Adobe Defends Its Ridiculous Australian Pricing Before Parliament


About a month ago, the fact that Australian customers pay so much more for Adobe CS6 that it’s actually cheaper to fly to the US and get it went viral on the internet. At that point, Adobe had already been summoned in front of Parliament to explain the “price gouging,” and had even dropped their monthly Creative Cloud subscriptions to reasonable rates in response.

Now, Adobe — alongside Apple and Microsoft — have finally been forced to keep that appointment. And during the meeting, each of the three companies gave the Australian Parliamentary Committee a few reasons as to why exactly Australian customers have to pay so much more for some of their products.

It came to light last month that it's actually cheaper for Australians to fly to the US to buy Adobe CS6
It came to light last month that it’s actually cheaper for Australians to fly to the US to buy Adobe CS6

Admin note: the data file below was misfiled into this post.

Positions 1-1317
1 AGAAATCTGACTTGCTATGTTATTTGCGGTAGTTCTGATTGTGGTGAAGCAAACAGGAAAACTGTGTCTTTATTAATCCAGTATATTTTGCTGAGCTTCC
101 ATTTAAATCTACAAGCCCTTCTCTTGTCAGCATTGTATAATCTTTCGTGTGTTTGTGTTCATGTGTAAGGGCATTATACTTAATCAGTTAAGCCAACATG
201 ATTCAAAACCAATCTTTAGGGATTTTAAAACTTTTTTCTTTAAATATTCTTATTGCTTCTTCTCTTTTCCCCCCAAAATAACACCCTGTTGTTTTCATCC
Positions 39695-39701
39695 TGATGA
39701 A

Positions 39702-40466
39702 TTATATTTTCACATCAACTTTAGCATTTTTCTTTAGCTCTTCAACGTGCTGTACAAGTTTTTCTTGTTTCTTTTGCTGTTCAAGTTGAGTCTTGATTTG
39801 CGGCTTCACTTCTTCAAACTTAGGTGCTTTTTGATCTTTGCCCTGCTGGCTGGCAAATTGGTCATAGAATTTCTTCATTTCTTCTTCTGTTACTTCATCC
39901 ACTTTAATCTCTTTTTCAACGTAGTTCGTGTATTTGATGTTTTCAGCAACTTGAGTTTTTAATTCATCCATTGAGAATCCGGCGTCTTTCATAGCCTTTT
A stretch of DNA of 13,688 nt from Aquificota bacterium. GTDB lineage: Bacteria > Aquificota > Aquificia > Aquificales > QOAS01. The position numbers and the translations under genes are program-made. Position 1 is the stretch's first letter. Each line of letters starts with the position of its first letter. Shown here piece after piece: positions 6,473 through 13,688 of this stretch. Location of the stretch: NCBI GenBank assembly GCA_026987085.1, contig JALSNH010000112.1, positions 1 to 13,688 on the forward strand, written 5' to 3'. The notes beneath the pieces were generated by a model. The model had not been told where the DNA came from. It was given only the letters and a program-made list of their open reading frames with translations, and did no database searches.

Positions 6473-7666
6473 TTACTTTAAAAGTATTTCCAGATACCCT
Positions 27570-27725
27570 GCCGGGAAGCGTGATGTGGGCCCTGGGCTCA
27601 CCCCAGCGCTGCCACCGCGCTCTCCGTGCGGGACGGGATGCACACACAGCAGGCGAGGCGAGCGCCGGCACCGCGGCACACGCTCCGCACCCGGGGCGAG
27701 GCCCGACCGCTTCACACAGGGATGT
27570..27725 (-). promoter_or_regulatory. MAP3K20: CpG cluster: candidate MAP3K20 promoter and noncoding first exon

While Microsoft and Apple cited distribution chains, copyright and competition, Adobe went a different direction, citing the personalized service offered by Adobe’s Australian website, and high local running costs. As Adobe’s Paul Robson explains:

“I run a local operation, that operation has costs, those costs include the salaries of our staff, the leases on our buildings.”

Those higher local running costs are added to by the fact that Adobe’s Australian customers can only purchase Adobe’s products from the local Adobe website, which charges up to 167 percent more. Robson explained that this website was important to customers because it offers a “personalized experience,” and important to Adobe because it “capture[s] the revenue that is relevant to the Australian market.”

Of course, not everybody believes Robson’s reasons were sufficient in explaining the massive gap in pricing between the US and Australia. According to Forbes, all of the executives avoided the true reason masterfully, that reason being “because we can.”

(via Engadget)

Image credit: Screenshot from video by Delimiter, Photo illustration based on Virgin Australia 737 by Simon_sees